Lugaru's Epsilon

Epsilon User's Manual and Reference
   Primitives and EEL Subroutines
      . . .
      Control Primitives
         Control Flow
         Character Types
         Examining Strings
         . . .
         Help Subroutines
      Input Primitives
         . . .
         Other Input Functions
         The Main Loop
         Binding Primitives
      Defining Language Modes
         Language-specific Subroutines

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Epsilon User's Manual and Reference > Primitives and EEL Subroutines > Input Primitives >

The Main Loop

While Epsilon runs, it repeatedly gets keys, executes the commands bound to them, and displays any changes to buffers that result. We call this process the main loop. Epsilon loops until you call the leave_recursion( ) primitive, as described in Control Flow. The steps in the main loop are as follows:

  • Epsilon resets the in_echo_area variable. See Printf-style Format Strings.

  • Epsilon calls the check_abort( ) primitive to see if you pressed the abort key since the last time check_abort( ) was called. If so, an abort happens. See Control Flow.

  • Epsilon sets the current buffer to be the buffer connected to the current window.

  • Epsilon calls maybe_refresh( ), so that all windows are brought up to date if the next key is not ready yet.

  • Epsilon calls undo_mainloop( ), to make sure undo information is kept for the current buffer, and to tell the undo system that future buffer changes will be part of the next command.

  • Epsilon sets the this_cmd and has_arg variables to 0, and the iter variable to 1. See below.

  • Epsilon calls the EEL subroutine getkey( ). This subroutine in turn calls the wait_for_key( ) primitive to wait for the next key, mouse click, or other event.

  • Epsilon executes the new key by calling the primitive do_topkey( ) as described in Binding Primitives.

  • Epsilon sets the prev_cmd variable to the value in this_cmd.

user short this_cmd;
user short prev_cmd;

Some commands behave differently depending on what command preceded them. For example, up-line behaves differently when the previous command was also up-line. To get this behavior, the command acts differently if prev_cmd is set to a certain value and sets this_cmd to that value itself. Epsilon copies the value in this_cmd to prev_cmd and then clears this_cmd, each time through the main loop.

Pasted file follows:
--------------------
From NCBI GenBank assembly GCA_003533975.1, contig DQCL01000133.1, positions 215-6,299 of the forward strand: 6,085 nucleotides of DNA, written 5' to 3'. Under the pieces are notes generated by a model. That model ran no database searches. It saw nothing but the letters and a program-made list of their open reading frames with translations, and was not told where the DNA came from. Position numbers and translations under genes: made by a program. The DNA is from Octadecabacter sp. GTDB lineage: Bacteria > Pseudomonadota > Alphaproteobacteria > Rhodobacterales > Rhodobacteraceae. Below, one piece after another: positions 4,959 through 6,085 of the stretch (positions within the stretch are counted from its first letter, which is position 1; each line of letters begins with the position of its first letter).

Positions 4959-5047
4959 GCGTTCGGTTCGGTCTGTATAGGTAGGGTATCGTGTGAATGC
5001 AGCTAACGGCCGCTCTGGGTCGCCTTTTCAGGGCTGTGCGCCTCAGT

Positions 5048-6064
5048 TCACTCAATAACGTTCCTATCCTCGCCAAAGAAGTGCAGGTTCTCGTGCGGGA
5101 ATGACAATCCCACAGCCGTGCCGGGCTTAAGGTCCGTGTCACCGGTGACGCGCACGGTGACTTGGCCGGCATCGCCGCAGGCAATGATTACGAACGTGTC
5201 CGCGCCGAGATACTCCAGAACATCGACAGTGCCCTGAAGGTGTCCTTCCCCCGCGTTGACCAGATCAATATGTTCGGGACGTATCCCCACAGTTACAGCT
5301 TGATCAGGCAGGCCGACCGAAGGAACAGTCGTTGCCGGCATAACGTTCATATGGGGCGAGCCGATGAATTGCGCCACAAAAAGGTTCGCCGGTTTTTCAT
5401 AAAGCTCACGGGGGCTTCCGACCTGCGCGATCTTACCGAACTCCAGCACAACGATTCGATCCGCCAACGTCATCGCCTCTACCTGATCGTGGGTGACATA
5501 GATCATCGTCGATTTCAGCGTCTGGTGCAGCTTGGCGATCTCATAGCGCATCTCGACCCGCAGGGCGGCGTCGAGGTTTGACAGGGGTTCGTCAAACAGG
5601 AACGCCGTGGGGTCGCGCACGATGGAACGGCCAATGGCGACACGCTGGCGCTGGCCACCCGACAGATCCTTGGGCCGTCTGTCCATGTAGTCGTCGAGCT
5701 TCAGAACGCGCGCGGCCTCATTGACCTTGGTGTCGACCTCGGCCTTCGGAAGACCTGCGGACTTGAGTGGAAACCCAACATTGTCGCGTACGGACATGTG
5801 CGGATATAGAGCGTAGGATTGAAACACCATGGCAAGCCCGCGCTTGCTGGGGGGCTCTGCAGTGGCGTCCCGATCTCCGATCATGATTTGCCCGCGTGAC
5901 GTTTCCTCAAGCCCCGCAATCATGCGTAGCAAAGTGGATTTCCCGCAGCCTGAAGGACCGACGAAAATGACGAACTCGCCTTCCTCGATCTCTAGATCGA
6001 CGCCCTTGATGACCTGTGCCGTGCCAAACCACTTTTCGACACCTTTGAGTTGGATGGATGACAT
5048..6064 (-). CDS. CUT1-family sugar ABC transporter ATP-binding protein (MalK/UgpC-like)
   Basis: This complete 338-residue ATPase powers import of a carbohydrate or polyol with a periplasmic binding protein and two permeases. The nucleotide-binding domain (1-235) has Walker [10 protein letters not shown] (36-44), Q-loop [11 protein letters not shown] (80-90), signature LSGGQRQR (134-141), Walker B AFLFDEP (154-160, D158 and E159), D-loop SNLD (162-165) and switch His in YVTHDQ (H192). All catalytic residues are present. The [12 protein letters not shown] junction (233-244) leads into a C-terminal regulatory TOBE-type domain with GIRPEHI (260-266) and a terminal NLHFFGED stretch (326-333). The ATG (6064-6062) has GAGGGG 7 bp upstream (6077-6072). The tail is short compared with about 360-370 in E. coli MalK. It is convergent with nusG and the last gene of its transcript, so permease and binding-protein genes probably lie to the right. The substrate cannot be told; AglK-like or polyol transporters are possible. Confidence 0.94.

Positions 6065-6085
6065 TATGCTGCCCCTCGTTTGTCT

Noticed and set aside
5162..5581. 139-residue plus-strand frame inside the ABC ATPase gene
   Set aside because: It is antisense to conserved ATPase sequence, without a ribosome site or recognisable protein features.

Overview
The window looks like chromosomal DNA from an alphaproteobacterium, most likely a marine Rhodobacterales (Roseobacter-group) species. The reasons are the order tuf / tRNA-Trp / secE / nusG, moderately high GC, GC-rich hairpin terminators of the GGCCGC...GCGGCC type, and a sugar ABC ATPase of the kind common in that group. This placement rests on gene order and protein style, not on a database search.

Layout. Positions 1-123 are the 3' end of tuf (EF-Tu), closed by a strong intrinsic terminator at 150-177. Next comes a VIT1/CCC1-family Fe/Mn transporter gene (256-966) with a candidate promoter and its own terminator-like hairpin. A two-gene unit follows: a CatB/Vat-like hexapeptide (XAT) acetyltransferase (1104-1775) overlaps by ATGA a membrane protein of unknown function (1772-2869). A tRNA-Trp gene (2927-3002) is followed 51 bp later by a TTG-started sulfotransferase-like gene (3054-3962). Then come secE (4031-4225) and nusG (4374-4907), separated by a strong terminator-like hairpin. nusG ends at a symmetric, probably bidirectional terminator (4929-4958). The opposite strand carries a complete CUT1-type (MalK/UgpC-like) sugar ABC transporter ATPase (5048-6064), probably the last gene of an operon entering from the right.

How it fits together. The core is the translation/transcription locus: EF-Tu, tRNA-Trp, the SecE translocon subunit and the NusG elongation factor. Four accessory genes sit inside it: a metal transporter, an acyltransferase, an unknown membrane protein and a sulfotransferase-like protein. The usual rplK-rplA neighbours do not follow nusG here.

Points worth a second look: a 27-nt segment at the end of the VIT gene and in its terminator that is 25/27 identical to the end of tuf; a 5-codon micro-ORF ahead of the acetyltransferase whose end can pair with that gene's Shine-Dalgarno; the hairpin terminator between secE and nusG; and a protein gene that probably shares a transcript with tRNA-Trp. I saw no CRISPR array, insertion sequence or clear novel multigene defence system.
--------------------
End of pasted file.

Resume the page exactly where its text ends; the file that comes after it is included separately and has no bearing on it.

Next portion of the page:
Sometimes a command doesn't wish to be counted when determining the previous command. For example, when you move the mouse, Epsilon is actually running a command. But the up-line command of the previous example must behave the same, whether or not you happen to move the mouse between one up-line and the next. A command may call the invisible_cmd( ) primitive to make commands like up-line ignore it. (In fact, the primitive simply sets this_cmd equal to prev_cmd.)

user char has_arg;
user int iter;

Numeric arguments work using the has_arg and iter variables. The main loop resets iter to 1 and has_arg to 0. The argument command sets iter to the value of the argument, and sets has_arg to 1 so other commands can distinguish an argument of 1 from no argument. The do_command( ) primitive, described in Binding Primitives, will repeatedly execute a command while iter's value is greater than one, subtracting one from iter's value with each execution. If a command wants to handle arguments itself, it must set iter to one or less before returning, or the main loop will call it again.

user short cmd_len;

Any command may get more keys using the wait_for_key( ) primitive (usually by calling getkey( ); see Keys). Epsilon counts the keys used so far by the current command and stores the value in the variable cmd_len. This counter is reset to zero each time Epsilon goes through the main loop. The counter doesn't count mouse keys or other events that appear as keys.

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